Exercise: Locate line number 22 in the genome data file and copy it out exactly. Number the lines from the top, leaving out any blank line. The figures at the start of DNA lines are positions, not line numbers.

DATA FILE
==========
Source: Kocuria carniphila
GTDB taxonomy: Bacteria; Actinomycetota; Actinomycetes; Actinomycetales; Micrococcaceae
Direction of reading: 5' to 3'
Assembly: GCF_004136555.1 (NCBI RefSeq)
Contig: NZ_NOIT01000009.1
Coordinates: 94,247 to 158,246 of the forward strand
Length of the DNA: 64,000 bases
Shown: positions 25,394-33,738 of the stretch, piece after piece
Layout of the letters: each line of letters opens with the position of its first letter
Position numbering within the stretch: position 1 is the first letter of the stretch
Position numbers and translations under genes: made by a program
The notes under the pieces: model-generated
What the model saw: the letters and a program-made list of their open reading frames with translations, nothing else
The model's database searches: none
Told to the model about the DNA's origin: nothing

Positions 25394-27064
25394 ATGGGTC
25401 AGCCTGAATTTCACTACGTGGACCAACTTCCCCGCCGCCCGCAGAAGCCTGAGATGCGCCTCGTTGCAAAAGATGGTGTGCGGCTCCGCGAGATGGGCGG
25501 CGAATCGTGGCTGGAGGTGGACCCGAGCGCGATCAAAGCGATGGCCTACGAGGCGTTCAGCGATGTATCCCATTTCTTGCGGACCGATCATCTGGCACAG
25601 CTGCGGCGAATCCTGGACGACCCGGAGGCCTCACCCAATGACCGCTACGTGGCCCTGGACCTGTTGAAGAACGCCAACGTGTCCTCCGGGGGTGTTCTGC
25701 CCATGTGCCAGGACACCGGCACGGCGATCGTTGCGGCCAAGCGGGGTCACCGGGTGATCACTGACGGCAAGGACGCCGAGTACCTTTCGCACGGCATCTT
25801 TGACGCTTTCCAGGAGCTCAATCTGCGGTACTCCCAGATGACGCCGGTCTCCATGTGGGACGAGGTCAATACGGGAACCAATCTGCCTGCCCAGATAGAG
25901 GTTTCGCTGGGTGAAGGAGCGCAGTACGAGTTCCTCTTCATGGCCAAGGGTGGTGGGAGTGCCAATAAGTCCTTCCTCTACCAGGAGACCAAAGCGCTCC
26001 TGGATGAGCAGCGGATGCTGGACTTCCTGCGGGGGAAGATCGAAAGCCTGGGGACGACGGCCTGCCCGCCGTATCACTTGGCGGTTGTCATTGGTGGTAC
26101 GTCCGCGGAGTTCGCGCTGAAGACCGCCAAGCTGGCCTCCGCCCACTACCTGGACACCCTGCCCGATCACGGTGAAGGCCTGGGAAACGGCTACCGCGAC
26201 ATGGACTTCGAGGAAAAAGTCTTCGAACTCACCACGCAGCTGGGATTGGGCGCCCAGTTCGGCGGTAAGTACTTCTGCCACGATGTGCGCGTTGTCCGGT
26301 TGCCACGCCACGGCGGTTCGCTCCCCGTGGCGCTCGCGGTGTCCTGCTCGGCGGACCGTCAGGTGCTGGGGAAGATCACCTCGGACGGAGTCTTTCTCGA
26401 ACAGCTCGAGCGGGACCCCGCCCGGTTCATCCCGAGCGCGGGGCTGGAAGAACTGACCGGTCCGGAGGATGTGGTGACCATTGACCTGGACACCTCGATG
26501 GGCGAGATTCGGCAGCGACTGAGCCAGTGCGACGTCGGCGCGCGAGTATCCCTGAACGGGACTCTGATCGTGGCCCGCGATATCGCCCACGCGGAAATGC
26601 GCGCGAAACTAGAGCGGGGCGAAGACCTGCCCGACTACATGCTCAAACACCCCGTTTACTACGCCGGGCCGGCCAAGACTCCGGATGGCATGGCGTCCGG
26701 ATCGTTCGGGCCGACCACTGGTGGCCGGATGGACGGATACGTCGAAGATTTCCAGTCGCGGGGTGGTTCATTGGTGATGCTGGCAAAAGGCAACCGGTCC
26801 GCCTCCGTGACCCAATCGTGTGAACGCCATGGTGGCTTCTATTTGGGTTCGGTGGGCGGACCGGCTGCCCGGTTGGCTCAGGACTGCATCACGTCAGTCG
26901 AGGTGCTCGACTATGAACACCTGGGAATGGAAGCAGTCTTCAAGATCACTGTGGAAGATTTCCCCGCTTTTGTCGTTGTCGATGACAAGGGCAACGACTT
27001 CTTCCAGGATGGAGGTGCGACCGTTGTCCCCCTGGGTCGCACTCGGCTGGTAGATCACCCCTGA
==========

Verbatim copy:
25801 TGACGCTTTCCAGGAGCTCAATCTGCGGTACTCCCAGATGACGCCGGTCTCCATGTGGGACGAGGTCAATACGGGAACCAATCTGCCTGCCCAGATAGAG